The Process Of Change From Depression To Optimism
Depression is a medical condition leading to persistent feelings of worthlessness and hopelessness, thought of death and suicide and an inability to feel pleasure or take interest in life. Some depressed people are physically depressed as well as constantly tired and sometimes insomniac or lacking in appetite (Harvard Mental Health Letter, December 1997/January 1998). Weather you choose to take medication or other means to decrease your depression a process of change takes place. The change could lead to optimism. To be depressed is like seeing a "glass half empty" to be optimistic is to see the "glass half full."
First, treatment for depression can involve taking medications, going to therapy or counseling, or both.
You may need ongoing treatment to prevent it from coming back. Some people find comfort just by learning depression is a medical condition. Learning more about your condition is often a good first step toward feeling better. Treatment can improve your moods and can help you feel better by decreasing your symptoms.
A study in the American Journal of Psychiatry tracked some of the brain changes associated with drugs such as selective serotonin reuptake inhibitors (SSRIs). Research has demonstrated that serotonin is an important chemical that nerve cells use to communicate. This chemical, called neurotransmitter, play a role in concentration, attention, and aggression. Shortages of serotonin are thought to play an important role in depression. By increasing the levels of serotonin through a mechanism in the brain called reuptake inhibition, certain medications can help to combat depression. Once you have controlled the depression, you may perceive everyday living in a different perspective.
Therapists focus on reducing unpleasant negative emotions -- anxiety, fears, depression, anger, dependency and so forth. This is partly because patients frequently have gotten into a sinkhole of obsessive scary, irritating, or sad thoughts and feelings. Also, therapy methods are oriented toward reducing symptoms. Research, however, has shown that positive thoughts and experiences reduce the negative reactions we have to stress, loss, frustration, and helplessness. Note that how well we cope is related to (a) perceived characteristics of the upsetting situation, such as how changeable the situation is seen to be, (b) personality factors, reflecting such traits as optimism, self-efficacy, toughness, a sense of humor, and neuroticism, and (c) social resources the person has, such family support, a devoted friend or therapist, a fun group, etc. (Folkman & Moskowitz, 2000).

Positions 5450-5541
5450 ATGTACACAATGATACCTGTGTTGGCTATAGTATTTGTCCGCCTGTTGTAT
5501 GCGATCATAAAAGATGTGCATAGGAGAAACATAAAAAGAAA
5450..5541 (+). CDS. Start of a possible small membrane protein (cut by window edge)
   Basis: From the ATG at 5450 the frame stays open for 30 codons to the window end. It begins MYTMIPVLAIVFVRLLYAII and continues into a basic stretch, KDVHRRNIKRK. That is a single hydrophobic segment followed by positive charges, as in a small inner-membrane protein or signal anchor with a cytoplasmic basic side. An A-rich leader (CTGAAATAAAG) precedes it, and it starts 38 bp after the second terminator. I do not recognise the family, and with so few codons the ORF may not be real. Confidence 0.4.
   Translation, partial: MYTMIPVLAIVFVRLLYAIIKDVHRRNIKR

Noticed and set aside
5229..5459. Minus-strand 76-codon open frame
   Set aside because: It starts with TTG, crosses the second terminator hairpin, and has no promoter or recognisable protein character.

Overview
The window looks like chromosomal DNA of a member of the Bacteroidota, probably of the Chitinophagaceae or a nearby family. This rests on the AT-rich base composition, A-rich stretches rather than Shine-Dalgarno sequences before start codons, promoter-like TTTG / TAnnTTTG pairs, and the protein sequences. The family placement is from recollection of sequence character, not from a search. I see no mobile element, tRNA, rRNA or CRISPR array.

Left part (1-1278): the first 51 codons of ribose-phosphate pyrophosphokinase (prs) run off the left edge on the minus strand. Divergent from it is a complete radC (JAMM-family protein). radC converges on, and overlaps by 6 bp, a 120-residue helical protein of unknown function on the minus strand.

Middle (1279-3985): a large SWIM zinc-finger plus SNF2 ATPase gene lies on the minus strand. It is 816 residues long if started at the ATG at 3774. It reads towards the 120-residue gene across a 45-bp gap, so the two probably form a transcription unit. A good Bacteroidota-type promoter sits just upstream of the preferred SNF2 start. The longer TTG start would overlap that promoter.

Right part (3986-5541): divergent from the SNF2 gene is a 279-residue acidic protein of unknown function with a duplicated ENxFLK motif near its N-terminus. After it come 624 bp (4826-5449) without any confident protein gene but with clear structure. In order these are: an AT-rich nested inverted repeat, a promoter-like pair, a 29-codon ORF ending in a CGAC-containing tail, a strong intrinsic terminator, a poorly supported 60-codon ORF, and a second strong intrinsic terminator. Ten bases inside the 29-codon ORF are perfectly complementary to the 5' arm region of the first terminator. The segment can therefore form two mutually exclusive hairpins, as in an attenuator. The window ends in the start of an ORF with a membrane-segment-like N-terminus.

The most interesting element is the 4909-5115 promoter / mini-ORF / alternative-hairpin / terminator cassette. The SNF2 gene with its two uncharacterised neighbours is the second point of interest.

It is important to acknowledge that we will sometimes feel down. But by expecting rather than dreading down time, such periods become more tolerable. In addition, recognizing that we will have blue periods helps keep them in perspective. We will be able to say to ourselves, "I was depressed before, and got out of it; this time, too, it will pass." After accepting that we will sometimes feel sad, and even experience self-pity, we can concentrate on ways to shorten these periods and make them fewer and farther between. Today's cognitive therapists often ask their patients to schedule positive events and to look for positive meaning. The more positive events and experiences we can have, the more we reduce the depression (Dixon & Reid, 2000).
According to Family Life Specialist, Ben Silliman, "Healthy, optimistic attitudes lead to positive effort and positive results in a cycle of hope" (Ben Silliman, UW Family Life Specialist). Optimism can be defined "A disposition to take the most hopeful view." References Dixon, W. A. & Reid, J.
K. (2000). Positive life events as a moderator of stress-related depressive symptoms. Journal of Counseling & Development, 78, 342-346. Folkman, S. & Moskowitz, J.
T. (2000). Positive affect and the other side of coping... American Psychologist, 55, 647-654 Harvard Mental Health Letter (December 1997/January 1998) Silliman B.
(December 2000). Raising Optimistic Kids. 1.